Why are US energy giants refusing to join forces with European companies? Shale natural gas is the natural replacement for coal
The European super-major energy companies are finally waking up to the threat climate change poses to their businesses, but their American counterparts are still snoozing, seemingly oblivious.
A report by Bloomberg says the Euro giants are banding together to create a joint strategy on climate change policy, worried they’ve lost the initiative to environmental groups and activist legislators.
“In the past we thought it was better to keep a low profile on the issue,” Ben Van Beurden, Royal Dutch Shell CEO, said in February. “It’s not a good tactic. We have to make sure that our voice is heard by members of government, by civil society and the general public.”
Thus far, Exxon Mobil and Chevron have declined to participate. This is a mistake.
In the past, energy companies only needed to talk to investors, governments, regulators, and perhaps key stakeholders, like local land owners. Those days are long gone. Hydrocarbon opponents are well organized, well funded, and very well plugged into the digital universe from which they draw so much support.
Industry lurches along, looking for all the world like King Kong swatting bi-planes from atop the Empire State building. And we all know how the big ape fared in that story.
“We risk becoming an industry that neither gets access nor acceptance — and that’s not a good thing,” says Statoil CEO Eldar Saetre.
That, dear readers, is a telling statement. Most oil companies rely on governments to grant them access to land and mineral rights. Access can be withdrawn or denied, as environmental and local groups have increasingly demonstrated over the past five or 10 years.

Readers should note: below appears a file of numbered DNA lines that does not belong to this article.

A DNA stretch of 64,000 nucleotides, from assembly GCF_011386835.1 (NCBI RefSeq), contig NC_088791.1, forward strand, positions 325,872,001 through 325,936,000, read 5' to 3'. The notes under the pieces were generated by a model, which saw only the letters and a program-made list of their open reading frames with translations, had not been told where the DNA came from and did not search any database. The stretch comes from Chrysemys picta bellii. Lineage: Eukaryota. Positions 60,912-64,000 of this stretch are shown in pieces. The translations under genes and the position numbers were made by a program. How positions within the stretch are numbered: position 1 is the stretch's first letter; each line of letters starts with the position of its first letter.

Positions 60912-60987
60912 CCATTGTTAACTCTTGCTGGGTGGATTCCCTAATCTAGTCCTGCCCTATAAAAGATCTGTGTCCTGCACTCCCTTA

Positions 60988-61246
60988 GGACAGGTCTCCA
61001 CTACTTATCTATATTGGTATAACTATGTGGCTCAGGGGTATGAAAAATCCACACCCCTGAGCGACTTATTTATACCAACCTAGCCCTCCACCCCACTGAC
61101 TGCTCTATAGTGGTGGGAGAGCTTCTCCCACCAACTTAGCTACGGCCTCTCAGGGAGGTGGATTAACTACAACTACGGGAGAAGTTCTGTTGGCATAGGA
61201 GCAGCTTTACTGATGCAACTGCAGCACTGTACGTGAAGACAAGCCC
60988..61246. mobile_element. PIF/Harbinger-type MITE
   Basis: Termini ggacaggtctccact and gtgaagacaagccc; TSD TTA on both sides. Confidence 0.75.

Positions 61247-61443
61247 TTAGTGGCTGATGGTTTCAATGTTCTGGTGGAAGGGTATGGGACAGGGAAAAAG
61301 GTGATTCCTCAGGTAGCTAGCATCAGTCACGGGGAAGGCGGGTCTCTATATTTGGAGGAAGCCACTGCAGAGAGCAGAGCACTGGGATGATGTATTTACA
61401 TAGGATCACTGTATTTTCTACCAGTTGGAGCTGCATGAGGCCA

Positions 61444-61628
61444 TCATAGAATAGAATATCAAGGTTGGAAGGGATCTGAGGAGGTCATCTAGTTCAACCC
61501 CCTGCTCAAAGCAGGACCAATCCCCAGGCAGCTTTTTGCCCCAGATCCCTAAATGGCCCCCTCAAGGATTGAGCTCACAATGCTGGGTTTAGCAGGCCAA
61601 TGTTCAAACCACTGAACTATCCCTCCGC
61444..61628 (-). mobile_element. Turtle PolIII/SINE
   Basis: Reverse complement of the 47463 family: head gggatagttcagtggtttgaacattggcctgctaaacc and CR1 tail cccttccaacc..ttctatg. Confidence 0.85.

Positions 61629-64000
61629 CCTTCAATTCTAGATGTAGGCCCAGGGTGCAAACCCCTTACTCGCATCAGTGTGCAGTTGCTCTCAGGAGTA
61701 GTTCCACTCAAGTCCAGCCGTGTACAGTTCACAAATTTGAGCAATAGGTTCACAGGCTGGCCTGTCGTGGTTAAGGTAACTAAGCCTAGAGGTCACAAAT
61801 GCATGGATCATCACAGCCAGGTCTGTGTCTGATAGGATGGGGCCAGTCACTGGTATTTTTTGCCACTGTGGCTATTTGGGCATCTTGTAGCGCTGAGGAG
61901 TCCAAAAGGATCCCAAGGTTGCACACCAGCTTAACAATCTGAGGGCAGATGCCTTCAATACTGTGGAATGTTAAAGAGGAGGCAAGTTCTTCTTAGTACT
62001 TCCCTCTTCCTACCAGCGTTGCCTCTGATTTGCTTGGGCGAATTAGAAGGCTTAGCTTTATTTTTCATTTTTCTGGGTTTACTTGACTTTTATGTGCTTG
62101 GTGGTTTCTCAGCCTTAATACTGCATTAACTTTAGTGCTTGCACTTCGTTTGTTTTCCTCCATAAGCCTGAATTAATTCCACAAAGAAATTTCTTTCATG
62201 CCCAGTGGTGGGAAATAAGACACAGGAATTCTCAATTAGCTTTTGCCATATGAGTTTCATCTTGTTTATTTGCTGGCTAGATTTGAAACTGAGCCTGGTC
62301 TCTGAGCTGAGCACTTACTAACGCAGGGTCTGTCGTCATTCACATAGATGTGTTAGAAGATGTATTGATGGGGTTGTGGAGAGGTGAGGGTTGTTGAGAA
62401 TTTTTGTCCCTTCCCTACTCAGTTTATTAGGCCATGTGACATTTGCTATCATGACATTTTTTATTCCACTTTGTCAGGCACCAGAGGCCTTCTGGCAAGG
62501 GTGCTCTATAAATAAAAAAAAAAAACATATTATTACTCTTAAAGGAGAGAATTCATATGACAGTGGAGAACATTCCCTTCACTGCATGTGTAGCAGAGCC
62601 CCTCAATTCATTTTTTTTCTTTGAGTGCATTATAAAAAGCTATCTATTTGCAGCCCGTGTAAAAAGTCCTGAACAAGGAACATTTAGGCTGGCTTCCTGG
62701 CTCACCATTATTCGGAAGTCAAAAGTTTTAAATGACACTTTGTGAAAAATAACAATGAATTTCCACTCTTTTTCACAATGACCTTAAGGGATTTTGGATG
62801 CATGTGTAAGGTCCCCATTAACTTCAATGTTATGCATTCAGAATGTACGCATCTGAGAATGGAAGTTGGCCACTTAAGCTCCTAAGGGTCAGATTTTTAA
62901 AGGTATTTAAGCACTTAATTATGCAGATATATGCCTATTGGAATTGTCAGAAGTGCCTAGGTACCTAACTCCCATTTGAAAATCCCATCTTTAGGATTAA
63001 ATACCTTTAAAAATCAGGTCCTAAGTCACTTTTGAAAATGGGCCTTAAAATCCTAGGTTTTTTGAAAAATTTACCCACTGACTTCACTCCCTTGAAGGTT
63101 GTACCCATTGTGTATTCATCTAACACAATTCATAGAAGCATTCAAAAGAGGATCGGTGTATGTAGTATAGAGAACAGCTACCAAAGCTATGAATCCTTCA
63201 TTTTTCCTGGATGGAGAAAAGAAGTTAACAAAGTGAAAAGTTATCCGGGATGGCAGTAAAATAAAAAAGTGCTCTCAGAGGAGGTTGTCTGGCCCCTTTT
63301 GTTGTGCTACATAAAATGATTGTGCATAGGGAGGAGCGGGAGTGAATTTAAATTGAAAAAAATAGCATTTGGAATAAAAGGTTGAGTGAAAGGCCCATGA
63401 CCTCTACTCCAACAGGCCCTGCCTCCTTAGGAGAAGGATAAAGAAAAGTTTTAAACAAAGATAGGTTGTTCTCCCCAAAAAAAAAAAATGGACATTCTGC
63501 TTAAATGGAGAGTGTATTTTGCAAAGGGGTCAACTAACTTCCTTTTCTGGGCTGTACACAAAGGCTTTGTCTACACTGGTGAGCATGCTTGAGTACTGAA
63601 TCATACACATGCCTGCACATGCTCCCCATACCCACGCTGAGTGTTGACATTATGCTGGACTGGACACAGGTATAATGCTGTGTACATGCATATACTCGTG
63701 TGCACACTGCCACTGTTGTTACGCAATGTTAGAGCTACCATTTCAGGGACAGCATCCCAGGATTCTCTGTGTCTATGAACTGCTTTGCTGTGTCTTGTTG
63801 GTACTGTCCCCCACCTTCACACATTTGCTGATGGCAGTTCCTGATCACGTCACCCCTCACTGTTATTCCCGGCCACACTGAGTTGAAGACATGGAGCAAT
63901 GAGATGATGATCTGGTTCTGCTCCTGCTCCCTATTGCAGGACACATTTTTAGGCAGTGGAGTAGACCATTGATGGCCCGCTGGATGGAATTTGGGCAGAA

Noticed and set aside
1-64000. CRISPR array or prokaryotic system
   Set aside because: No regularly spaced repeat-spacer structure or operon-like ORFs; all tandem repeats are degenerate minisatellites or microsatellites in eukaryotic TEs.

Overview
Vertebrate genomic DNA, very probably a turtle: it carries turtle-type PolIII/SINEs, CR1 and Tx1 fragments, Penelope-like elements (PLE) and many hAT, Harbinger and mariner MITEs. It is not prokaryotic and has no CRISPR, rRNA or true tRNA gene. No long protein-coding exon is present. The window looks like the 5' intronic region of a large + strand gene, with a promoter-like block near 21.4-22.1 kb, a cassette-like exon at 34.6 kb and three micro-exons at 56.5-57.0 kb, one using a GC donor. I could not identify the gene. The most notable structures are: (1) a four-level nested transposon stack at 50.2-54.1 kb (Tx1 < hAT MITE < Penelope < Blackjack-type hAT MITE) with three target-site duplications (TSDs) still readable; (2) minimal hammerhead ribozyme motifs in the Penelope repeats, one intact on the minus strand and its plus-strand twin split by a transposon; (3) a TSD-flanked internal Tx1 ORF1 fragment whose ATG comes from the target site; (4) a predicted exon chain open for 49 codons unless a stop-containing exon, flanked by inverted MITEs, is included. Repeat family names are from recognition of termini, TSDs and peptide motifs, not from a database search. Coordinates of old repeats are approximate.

Oil and gas companies need to protect that access at all costs. Participating in the climate change debate is good business.
The European group will make its debut this summer, but already members are talking about what they think is the most important thing countries can do to combat climate change: Swap out coal for natural gas.
Let’s face it, coal is the Great Satan of the climate discussion. It has twice the greenhouse gas emissions of natgas, plenty of NOX and SOX and particulate. Haven’t we all gasped at the shocking photos of Chinese cities clouded with smog that kills 670,000 people every year? That’s what happens when you burn 1.3 billion tonnes of coal a year.
And if we think China is bad, India is right behind it. The country of 900 million is expected to add 124 gigawatts of electricity capacity by 2020, which will see its coal consumption jump by 300 million tonnes.
And let’s not forget that America is no slouch in the coal department, producing 1 billion short tons in 2014.
If the leading global coal consumers did nothing but ditch coal – never mind solar, wind, hydro, or geothermal – for natural gas over the next decade or two it would be a huge win for the Earth’s ecosystem.
And potentially a huge business win for American natural gas producers.
Which is why American companies need to strap on their helmets, get off the bench and into the game. Sitting on the sidelines is a too risky.
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